Last updated on 1 Jan 2023
Sometime around 1994, I was finishing my computing diploma and got access to a unix terminal. Typing various commands assigned to us, I mistyped something and instead typed rn and what came up was the mother of all chat boards, which I later found out was called USENET, but which I knew as “newsgroups”. Among the list was alt.fan.pratchett which was tailor-made for me, not least because Terry Pratchett himself sometimes commented. I met Terry three or four times, including at a dinner organised by the Pratchett Club at Melbourne Uni. He was an incredibly generous author to his fans, and it was fun trying to get him to crack a joke on the group.*
However, there were also groups that discussed things I was interested in. One was sci.bio.evolution where actual biologists posted interesting things about, err, evolution. It was moderated too, so it lacked my other fascination – creationists. But not to worry, because there was a third group – talk.origins. By 94, I was a full fledged contributor. Now these were useful because I was learning about evolution as part of my take on Hull’s approach to science. Cultural and epistemic processes resemble often biological evolution, so I figured I had better wrangle some free education out of these folk while I could. But it was also useful as a former Christian to consider how the epistemic commitments of these extreme creationists (and they are, just like flat earthers and anti-vaxxers are extremists) led them to basically reject all science and history to speak of.
One of the things I found most interesting was that the partisanship was political as much as doxastic. They did not believe in creation or hate evolution because that was something they had come to by reflection. It was because they were told to by authority figures. This was also, to a lesser extent, true of the proevolution exponents. In fact, as a result of my years there (roughly 20 years) I both formed my idea of epistemology as a social development process, and made numerous friends of like mind, something I could not have done easily in Melbourne.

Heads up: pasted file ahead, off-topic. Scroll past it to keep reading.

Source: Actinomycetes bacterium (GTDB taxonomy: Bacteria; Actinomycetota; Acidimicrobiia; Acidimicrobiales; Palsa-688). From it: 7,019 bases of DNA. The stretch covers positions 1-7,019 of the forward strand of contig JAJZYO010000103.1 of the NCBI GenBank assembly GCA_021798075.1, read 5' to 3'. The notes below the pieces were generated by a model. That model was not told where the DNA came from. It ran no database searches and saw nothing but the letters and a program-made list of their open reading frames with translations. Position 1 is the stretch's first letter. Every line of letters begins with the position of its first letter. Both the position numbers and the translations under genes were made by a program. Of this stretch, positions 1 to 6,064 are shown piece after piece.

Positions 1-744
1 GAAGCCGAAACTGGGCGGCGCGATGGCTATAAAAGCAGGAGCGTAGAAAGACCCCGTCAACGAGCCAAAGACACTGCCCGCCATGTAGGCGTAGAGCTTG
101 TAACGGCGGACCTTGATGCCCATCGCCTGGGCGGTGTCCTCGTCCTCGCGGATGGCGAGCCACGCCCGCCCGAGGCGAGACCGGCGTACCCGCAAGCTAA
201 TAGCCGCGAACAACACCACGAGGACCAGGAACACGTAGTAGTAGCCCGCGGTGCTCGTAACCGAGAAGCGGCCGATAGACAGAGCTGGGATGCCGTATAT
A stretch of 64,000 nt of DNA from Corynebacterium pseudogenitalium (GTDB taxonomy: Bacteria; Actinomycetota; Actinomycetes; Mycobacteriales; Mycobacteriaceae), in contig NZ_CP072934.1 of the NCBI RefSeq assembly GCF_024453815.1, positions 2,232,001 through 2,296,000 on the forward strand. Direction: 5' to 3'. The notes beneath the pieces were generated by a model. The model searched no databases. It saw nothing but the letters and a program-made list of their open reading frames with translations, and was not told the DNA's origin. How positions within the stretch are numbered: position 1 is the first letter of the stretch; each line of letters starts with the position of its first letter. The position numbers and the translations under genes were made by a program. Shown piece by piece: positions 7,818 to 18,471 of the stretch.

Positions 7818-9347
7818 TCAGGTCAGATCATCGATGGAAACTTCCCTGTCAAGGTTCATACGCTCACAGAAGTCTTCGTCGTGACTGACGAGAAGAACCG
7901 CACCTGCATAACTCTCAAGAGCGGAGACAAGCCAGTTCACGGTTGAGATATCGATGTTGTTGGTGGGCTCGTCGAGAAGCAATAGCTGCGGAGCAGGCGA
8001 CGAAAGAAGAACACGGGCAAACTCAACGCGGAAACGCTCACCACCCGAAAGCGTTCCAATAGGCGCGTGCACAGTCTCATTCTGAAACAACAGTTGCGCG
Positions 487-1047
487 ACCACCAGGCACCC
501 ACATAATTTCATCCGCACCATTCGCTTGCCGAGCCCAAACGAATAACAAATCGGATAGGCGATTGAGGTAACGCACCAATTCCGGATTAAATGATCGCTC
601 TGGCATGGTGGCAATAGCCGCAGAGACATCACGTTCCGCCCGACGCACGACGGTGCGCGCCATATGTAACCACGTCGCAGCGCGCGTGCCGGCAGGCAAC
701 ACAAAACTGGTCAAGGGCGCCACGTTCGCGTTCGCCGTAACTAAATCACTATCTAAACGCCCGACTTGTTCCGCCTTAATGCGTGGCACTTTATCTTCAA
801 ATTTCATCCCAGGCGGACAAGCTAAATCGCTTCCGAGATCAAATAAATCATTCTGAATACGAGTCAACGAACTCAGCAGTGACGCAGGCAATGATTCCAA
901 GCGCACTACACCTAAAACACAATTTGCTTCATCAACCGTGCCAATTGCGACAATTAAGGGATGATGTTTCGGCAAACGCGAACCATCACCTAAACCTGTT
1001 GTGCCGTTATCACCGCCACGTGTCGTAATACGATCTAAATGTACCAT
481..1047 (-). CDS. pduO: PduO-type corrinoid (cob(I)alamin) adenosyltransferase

One person who was of enormous assistance to me was David Rindos, an evolutionary anthropologist. I never met David personally (he lived in Perth, though he was an American, which may as well have been in America for all I had the ability to travel), but for several years not a day went past without a discussion. When he died in 1997, I was devastated. I mourned a man I only knew via ASCII text, and I didn’t know how to process that.
Through these groups I also connected with numerous scientists. I won’t list them but they have helped me in many of my projects and publications (and appear in the acknowledgements of those publications). David Hull, of course, was a great influence, even if I did end up disagreeing with him. Unfortunately, my last interaction with his was my rejection of the essentialism story, and my suggestion to him that he had misunderstood that Aristotle’s use of genos and eidos were logical terms, not terms of natural history. David said to me, in basically my last conversation at his home in Chicago, “Well, Aristotle was a piss-poor philosopher then, if he didn’t use his terms consistently!” I know David had a better understanding of Aristotle than that. He was ill by then, and probably in pain. I let it slide, but we never spoke again. I fear he thought I was being disloyal.
I have found that there are two kinds of academics: those who think their students should toe a line of some kind in order to be allies. I have met a number of those. And the other kind just appreciate a good argument and good work in their students. I have met a precious few of them, and I cherish and am thankful for them. Gary Nelson is one, and H. John McCloskey, who taught me Metaethics at Latrobe was another. David was an amazing help to me for no real benefit to him, and I respect him for that. But I feel that he wanted me to remain orthodox, and I couldn’t. It didn’t stand up, and I suspect he knew that.
* It was from Terry that I learned the art of numerous unnecessary footnotes.